“Late works”, the fourth room, examines the spread of Barocci’s reputation within Italy as well as internationally. His composition and innovative techniques become known through prints and copies. However, despite his growing fame, he rarely left his hometown of Urbino. He was devoted to S. Francis of Assisi, to whom is dedicated “Stigmatisation of St Francis” (1594 – 5).
The fifth gallery, “Visitation”, is dedicated entirely to this incredible altarpiece dated 1583-86. The most significant of 45 surviving drawings were brought back together at the National Gallery London exhibition. The altarpiece was made for the church of Santa Maria in Vallicella (Rome) the most important of the Oratorians. Born with the Counter-Reformation, this religious order was founded by Saint Philip Neri (1515 – 1595), a charismatic personality who was also a promoter of the arts and who was able to involve many significant artists of its time in producing artworks for its order and churches. Barocci’s reputation was so high that S. Philip Neri has been described in sitting in front of the altarpiece in ‘a state of ecstasy’. The painting also had a number of imitators in Rome.
The last gallery, “Portraits, Landscape, Drawings and Chiaroscuro sketches” emphasises that Barocci was also known for his mastery in portraiture. He also made many nature studies and brilliantly depicted landscapes in the backgrounds of his body of work. In this room highlight is the chiaroscuro “Madonna del Rosario”, which from Barocci is the only painting, with “Madonna of the cat”, in a British public collection.
The influence of Barocci was deep, widely spread and lasted until the end of the 17th Century. However, his fame slowly weakened, due partially to his reduced production of only circa 80 paintings, most of them hosted in remote Italian churches still today.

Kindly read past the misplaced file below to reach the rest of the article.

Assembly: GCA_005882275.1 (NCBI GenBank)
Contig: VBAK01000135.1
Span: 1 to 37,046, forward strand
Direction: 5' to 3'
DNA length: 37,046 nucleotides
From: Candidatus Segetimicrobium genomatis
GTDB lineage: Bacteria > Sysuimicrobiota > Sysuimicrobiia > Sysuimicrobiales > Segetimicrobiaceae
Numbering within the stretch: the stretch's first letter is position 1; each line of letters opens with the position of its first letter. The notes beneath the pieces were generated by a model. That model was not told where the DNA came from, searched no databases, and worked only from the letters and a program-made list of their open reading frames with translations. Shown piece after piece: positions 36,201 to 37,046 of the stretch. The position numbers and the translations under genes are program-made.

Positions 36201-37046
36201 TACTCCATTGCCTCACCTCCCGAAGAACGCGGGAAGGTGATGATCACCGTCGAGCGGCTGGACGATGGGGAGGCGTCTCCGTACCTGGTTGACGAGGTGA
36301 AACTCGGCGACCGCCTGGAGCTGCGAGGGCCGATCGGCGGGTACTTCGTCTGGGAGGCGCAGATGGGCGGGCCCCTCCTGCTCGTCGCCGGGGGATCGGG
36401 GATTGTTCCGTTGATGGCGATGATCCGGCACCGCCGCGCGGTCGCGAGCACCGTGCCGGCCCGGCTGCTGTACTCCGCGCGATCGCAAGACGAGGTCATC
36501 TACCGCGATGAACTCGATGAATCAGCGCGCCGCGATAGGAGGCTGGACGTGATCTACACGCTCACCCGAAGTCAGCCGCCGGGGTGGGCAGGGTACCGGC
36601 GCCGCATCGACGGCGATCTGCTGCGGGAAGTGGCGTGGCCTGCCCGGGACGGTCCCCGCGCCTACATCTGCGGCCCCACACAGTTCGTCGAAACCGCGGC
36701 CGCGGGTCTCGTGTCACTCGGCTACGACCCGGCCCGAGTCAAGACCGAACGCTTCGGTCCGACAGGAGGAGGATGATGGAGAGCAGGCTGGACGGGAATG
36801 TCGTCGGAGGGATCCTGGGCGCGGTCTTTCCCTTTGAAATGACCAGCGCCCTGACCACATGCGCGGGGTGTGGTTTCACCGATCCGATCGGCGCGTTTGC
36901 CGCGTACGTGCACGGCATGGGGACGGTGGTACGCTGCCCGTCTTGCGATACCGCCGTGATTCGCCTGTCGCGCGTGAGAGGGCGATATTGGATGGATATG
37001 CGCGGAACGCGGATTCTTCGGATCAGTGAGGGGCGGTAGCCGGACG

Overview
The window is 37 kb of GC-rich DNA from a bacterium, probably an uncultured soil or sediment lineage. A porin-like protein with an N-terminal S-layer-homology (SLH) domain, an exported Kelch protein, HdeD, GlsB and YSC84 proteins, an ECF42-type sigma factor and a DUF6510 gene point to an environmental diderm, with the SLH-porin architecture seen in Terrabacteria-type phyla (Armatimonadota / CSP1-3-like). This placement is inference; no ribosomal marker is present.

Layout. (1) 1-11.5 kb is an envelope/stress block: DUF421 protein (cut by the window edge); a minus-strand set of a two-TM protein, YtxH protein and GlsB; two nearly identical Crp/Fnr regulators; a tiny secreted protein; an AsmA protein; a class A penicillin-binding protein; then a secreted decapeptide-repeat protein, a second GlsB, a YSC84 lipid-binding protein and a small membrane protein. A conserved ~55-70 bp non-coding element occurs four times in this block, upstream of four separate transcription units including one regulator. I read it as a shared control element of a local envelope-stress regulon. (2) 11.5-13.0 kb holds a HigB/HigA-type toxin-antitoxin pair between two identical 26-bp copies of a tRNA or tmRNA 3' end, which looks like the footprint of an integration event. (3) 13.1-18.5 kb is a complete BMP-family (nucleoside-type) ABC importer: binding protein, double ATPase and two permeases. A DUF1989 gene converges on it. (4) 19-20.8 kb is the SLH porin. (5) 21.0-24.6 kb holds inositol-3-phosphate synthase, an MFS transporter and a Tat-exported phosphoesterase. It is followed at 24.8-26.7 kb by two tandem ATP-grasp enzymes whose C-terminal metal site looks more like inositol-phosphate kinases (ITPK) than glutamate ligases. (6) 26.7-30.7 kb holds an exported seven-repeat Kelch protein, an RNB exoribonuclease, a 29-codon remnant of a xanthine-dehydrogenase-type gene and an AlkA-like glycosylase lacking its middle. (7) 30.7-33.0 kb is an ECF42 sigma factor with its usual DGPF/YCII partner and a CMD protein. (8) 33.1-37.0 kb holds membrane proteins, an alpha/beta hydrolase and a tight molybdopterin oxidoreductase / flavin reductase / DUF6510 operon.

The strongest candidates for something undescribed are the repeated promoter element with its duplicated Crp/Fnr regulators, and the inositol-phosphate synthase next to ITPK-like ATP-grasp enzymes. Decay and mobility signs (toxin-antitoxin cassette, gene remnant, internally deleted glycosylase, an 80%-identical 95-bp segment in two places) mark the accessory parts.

Also, Barocci and his production were of a fervent Catholicism and, therefore, Protestant found him irksome. He, in fact, adhered to the Counter –Reformation.
Additionally, Urbino is also an important reason for Barocci’s disappearance. It is typical of the Italian society to have very significant masters living in small towns, or villages. However, this brings a lack of strength and difficulties in being involved in international debates and environments. Barocci is not different. His hometown, Urbino, is a real gem in the Italian country side, also hosting a university. But it was out of the scene of the great art centres such as Florence, Rome, Venice, Bologna, just to name a few. Urbino never had a school; despite also Raphael was born there.
After the death of Michelangelo (1564) and Titian (1576), Barocci became the greatest Italian painter of his day. He remained in Urbino and died there, but when young he travelled widely, needing to do so for his education as a painter.
In 1548, Barocci accompanied to Rome his uncle Bartolommeo Genga – a famous architect. When in Rome Barocci was poisoned, almost died and was permanently impaired. It is unclear what really happened. It seems, however, that Barocci was Michelangelo favourite – but it is difficult to believe. In any case, Barocci’s peers were jealous, they took him on a picnic and gave him poisoned (or poisonous) salad that made him ill for the rest of his life – for example, he was not even able to work more than two hours a day.
In 1565, Federico Barocci went back to his hometown Urbino in a sort of voluntary exile, but maintaining contacts with his numerous commissioners. Barocci was under the patronage of the ducal family Della Rovere, which brought him international commissions. The Duke Francesco Maria II della Rovere of Urbino offered him his patronage and friendship and hosted him at his court, providing Barocci had a proper studio and a separate room.
However, Barocci was also a fervent Catholic and a supporter of the Franciscans and this brought to him many more commissions. Despite Urbino was a decadent town and in the next future would be annexed to the Papal States, there was a great cultural and scientific life. Barocci could get good commission for his altarpieces by the more innovative Franciscans and Friars Capuchin orders to which he was keen.
Supported by The Joseph F. McCrindle Foundation the exhibition “Barocci: brilliance and grace” has been curated by Carol Plazzotta at the National Gallery, London. It was first shown in a different form in Saint Louis (USA) where it was curated by J. W. Mann and B. Bohn.
The exhibition “Barocci: brilliance and grace” was on show at the National Gallery, London, from the 27th February to the 19th May 2013.